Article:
Hours after touching down in Asia on a long-planned trip, U.S. Vice President Joe Biden is being pulled into a messy territorial spat between China and its neighbors.
Biden is meeting in Tokyo on Tuesday with Japanese Prime Minister Shinzo Abe, whose government is pressing the U.S. to more actively take Japan’s side in an escalating dispute over China’s new air defense zone above a set of contested islands in the East China Sea.
Although the U.S. has joined Japan and other allies in refusing to recognize the zone, Washington has treaded carefully, wary of creating a new fault line in its relationship with China just as the U.S. is pursuing a new era of economic cooperation with Beijing.
Whether Biden and Abe appear to be in lockstep will be closely watched by China, as well as other Asian nations worried that the new defense zone may portend further steps by China to assert control in the region. On Monday, China’s ambassador to the Philippines claimed China has a sovereign right to establish a similar zone over the South China Sea, where China and the Philippines are locked in another long-running territorial dispute.
The feud promises to trail Biden throughout his weeklong trip to Asia — a tour intended to affirm Washington’s continued interest in upping its presence in the region, in part to counter China’s growing influence.
“We remain deeply concerned by the announcement,” Biden said in a written interview with Japan’s Asahi Shimbun newspaper. “I believe this latest incident underscores the need for agreement between China and Japan to establish crisis management and confidence-building measures to lower tensions.”
The zone covers more than 600 miles from north to south, above international waters separating China, South Korea, Japan and Taiwan. China says all aircraft entering the zone must notify Chinese authorities beforehand or face unspecified defensive measures.
Whether commercial airliners should abide by that requirement has emerged as a point of conflict between the U.S. and Japan in recent days.
Reluctant to cede any ground, Tokyo has urged Japanese commercial flights not to notify China before flying through the zone. Word that the U.S. had advised American commercial carriers to comply rankled leaders in Tokyo, who are hoping a united front with the U.S. will increase pressure on Beijing to reverse course.
Pushing back on the notion there was any disagreement between the U.S. and Japan, senior Obama administration officials said Tuesday that the U.S. never told American commercial carriers to comply specifically with China’s demands. The officials, who weren’t authorized to comment by name and demanded anonymity, said the Federal Aviation Administration merely reaffirmed existing policy that pilots should comply with such instructions anywhere in the world.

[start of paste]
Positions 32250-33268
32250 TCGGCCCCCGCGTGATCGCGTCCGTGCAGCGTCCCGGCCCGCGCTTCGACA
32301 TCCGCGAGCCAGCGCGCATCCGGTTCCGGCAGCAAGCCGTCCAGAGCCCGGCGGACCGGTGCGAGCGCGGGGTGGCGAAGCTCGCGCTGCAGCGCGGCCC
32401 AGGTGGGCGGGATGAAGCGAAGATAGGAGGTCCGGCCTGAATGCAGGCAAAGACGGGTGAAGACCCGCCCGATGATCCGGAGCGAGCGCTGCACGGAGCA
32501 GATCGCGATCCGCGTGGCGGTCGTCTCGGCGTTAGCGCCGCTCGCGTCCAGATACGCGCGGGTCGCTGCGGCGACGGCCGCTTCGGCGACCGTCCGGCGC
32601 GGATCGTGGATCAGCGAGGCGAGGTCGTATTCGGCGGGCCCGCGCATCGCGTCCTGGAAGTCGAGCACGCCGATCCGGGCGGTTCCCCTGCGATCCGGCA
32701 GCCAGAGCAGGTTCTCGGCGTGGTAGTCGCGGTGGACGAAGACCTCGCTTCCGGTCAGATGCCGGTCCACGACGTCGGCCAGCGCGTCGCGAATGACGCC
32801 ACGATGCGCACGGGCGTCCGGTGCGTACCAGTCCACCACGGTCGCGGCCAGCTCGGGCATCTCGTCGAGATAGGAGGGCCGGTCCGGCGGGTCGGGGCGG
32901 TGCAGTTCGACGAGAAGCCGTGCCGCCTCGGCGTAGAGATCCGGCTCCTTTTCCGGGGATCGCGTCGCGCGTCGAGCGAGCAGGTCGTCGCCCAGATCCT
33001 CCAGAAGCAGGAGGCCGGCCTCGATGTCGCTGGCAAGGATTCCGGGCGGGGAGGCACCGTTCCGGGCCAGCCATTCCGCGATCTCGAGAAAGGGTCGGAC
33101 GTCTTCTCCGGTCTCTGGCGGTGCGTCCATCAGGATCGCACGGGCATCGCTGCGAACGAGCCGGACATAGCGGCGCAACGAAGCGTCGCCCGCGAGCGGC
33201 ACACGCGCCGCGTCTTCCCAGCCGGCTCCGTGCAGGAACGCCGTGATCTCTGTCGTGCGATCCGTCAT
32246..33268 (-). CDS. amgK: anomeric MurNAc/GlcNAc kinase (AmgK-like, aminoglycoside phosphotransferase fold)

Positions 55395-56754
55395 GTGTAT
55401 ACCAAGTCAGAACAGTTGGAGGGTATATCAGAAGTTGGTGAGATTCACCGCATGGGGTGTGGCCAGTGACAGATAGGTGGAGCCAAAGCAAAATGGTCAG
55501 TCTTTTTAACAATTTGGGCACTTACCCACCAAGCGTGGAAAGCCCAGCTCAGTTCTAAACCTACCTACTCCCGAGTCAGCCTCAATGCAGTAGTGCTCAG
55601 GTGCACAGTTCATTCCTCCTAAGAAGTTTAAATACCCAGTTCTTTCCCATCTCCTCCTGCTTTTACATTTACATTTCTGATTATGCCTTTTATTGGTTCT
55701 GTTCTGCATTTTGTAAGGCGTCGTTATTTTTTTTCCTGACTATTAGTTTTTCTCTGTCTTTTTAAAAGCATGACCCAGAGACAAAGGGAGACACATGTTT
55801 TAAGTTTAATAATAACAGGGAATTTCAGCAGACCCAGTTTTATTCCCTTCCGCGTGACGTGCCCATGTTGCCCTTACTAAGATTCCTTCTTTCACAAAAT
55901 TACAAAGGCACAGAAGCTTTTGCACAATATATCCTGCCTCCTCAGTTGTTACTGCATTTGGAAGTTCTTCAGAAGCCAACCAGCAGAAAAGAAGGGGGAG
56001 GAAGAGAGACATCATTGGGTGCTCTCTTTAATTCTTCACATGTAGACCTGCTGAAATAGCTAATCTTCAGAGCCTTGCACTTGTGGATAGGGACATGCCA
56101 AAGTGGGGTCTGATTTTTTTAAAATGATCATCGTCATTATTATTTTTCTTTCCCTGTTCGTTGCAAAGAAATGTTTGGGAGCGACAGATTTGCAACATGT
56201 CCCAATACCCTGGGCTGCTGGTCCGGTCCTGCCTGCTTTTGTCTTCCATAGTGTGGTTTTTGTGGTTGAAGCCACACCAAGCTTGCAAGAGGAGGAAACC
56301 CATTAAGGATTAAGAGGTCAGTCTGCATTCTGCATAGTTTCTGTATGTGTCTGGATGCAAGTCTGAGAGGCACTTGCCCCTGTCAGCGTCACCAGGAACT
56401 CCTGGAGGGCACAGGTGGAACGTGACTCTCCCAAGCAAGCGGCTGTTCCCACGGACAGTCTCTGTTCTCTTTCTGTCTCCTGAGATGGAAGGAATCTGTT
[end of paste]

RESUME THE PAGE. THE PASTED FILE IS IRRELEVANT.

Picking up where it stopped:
After a working dinner with Abe on Tuesday night, Biden will fly to Beijing on Wednesday to meet with Chinese President Xi Jinping. He’ll then travel Thursday to South Korea — another U.S. ally at odds with China over the air defense zone.
Japan, which claims the islands as its own, is concerned that any acquiescence to China’s demands will allow China to slowly solidify its claim to the tiny islands and the strategically important waters that surround them. The United States sees rising tensions between China and its neighbors as a threat to U.S. interests, and is concerned that the tense atmosphere increases the likelihood of an incident in the air spiraling out of control.
U.S. officials said Biden will raise Washington’s concerns directly with China’s leaders and tell them America’s commitment to its allies is beyond question. Although the U.S. doesn’t take a position on the islands’ sovereignty, U.S. officials acknowledge that Japan administers the islands, meaning U.S. treaty obligations to defend Japan could come into play.
Also on Biden’s agenda in Tokyo is a major trade agreement with Japan and 10 other nations that the U.S. hopes to complete by the end of 2013. Japan’s concerns about removing steep agricultural tariffs and increasing access to its auto markets have become flashpoints in those negotiations. In another potential complication, Japan said Monday that its economy minister involved in the trade talks has been hospitalized for tests.